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The U.S. “Bank Deregulation Caused the Crisis” Myth
Thanks to the new open source platform called QuantGov, we can measure concepts such as regulatory restrictions, regulatory complexity and…
Thanks to the new open source platform called QuantGov, we can measure concepts such as regulatory restrictions, regulatory complexity and even deregulation. In forthcoming short posts, I will build on my colleague Patrick McLaughlin and co-authors’ short posts on financial regulation (see here, here, here, here and here) to show why the “bank deregulation caused the crisis” hypothesis can be falsified. I’ll show that rather than deregulation, the number of words and the restrictions embedded in the Code of Federal Regulations for the Federal Reserve, the Office of the Comptroller of the Currency, and the Federal Deposit Insurance Corporation has increased substantially since 1970, the first year in which the data’s available.
I do believe that regulatory changes can contribute to a crisis. I discussed one case in a recent post that summarized a newly released working paper that I wrote. In the paper I use empirical evidence from all financial holding companies with at least $1 billion in total assets to show how a particular regulatory change, known as the Recourse Rule, could have contributed to the crisis. The rule changed bank capital regulations in late 2001 by lowering the amount of capital (think equity and/or long-term debt) that banks needed to fund holdings of the highly rated securitization tranches (think “CDOs” and “private label mortgage backed securities”).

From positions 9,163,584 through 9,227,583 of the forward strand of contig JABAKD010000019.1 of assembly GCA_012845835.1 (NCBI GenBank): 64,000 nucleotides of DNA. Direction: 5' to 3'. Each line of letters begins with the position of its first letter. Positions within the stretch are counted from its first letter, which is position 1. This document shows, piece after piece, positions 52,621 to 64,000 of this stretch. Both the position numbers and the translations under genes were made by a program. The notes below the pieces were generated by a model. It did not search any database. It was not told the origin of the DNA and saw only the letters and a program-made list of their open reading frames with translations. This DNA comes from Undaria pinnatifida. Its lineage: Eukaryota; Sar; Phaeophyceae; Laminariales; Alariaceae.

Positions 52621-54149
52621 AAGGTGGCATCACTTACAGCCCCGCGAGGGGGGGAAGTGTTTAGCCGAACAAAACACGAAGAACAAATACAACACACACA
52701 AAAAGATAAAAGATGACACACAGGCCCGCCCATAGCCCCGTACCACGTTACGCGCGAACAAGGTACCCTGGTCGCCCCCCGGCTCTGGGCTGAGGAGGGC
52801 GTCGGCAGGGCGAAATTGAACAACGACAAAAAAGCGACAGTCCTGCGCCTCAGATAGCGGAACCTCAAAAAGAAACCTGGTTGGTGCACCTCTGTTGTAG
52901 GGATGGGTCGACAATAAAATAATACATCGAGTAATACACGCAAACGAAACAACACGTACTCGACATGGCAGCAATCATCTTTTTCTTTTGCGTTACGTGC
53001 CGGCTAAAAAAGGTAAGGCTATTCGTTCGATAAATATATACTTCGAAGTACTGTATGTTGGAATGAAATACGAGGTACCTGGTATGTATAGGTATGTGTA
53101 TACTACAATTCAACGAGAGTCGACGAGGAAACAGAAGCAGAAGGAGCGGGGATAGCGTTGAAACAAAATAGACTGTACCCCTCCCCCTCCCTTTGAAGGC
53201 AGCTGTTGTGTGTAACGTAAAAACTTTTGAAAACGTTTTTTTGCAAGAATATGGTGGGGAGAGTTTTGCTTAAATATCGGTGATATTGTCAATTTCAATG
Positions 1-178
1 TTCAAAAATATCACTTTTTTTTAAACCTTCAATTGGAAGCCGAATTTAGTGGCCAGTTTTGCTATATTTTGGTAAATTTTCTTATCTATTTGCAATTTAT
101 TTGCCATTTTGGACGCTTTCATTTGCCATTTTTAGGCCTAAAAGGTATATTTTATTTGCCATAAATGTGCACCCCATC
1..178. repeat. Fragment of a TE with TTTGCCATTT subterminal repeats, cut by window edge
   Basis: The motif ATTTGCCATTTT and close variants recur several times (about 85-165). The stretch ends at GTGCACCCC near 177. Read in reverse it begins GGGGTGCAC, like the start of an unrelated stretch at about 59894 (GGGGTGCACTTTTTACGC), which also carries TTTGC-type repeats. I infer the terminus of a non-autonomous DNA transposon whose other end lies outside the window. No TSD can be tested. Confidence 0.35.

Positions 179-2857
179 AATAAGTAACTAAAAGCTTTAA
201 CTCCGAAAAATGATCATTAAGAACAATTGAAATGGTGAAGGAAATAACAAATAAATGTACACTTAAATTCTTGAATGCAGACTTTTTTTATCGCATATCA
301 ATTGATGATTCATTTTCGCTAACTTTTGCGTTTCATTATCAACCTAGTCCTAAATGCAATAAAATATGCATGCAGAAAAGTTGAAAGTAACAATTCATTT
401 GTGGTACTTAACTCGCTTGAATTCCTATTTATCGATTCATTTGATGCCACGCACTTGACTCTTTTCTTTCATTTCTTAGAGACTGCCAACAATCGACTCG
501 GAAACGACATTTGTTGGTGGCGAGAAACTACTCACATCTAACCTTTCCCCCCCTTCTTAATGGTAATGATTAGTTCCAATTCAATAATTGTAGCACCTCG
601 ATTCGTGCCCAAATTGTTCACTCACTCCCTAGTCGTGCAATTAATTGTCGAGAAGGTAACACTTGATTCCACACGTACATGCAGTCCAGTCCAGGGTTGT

I would classify the Recourse Rule as a case of “more lax” regulation, rather than deregulation, because word counts and regulatory restrictions overall continued to rise during this period. You can undo the “more lax” regulation by increasing capital requirements rather than writing many new regulations, as we typically see following a crisis, which offers yet another example of the ubiquitous tradeoff between quality and quantity.
Saying that changes in regulation contributed to the crisis is very different from saying “deregulation caused the crisis.” The former implies that the rules somehow changed, which in turn could have changed peoples’ incentives, and they accordingly may have changed their behavior. The latter implies that we went from a world of some rules to fewer rules, or perhaps even no rules at all, as if we suddenly returned to that long-lost world of “laissez faire” anarcho-capitalism.
You only need to read through Charles Calomiris and Stephen Haber’s book Fragile by Design to see that “laissez faire” hardly characterizes the U.S. banking landscape, which was shaped early on by state laws prohibiting branching and interstate banking (since the constitution prohibited states from issuing their own currency, they turned to bank chartering as a revenue source). These laws explain why the U.S. has had so many crises (at least 10 major ones and 20 minor ones since 1825). After each crisis, you tend to see more laws and regulations that attempt to fix what was identified as a cause of that crisis. Stay tuned for more.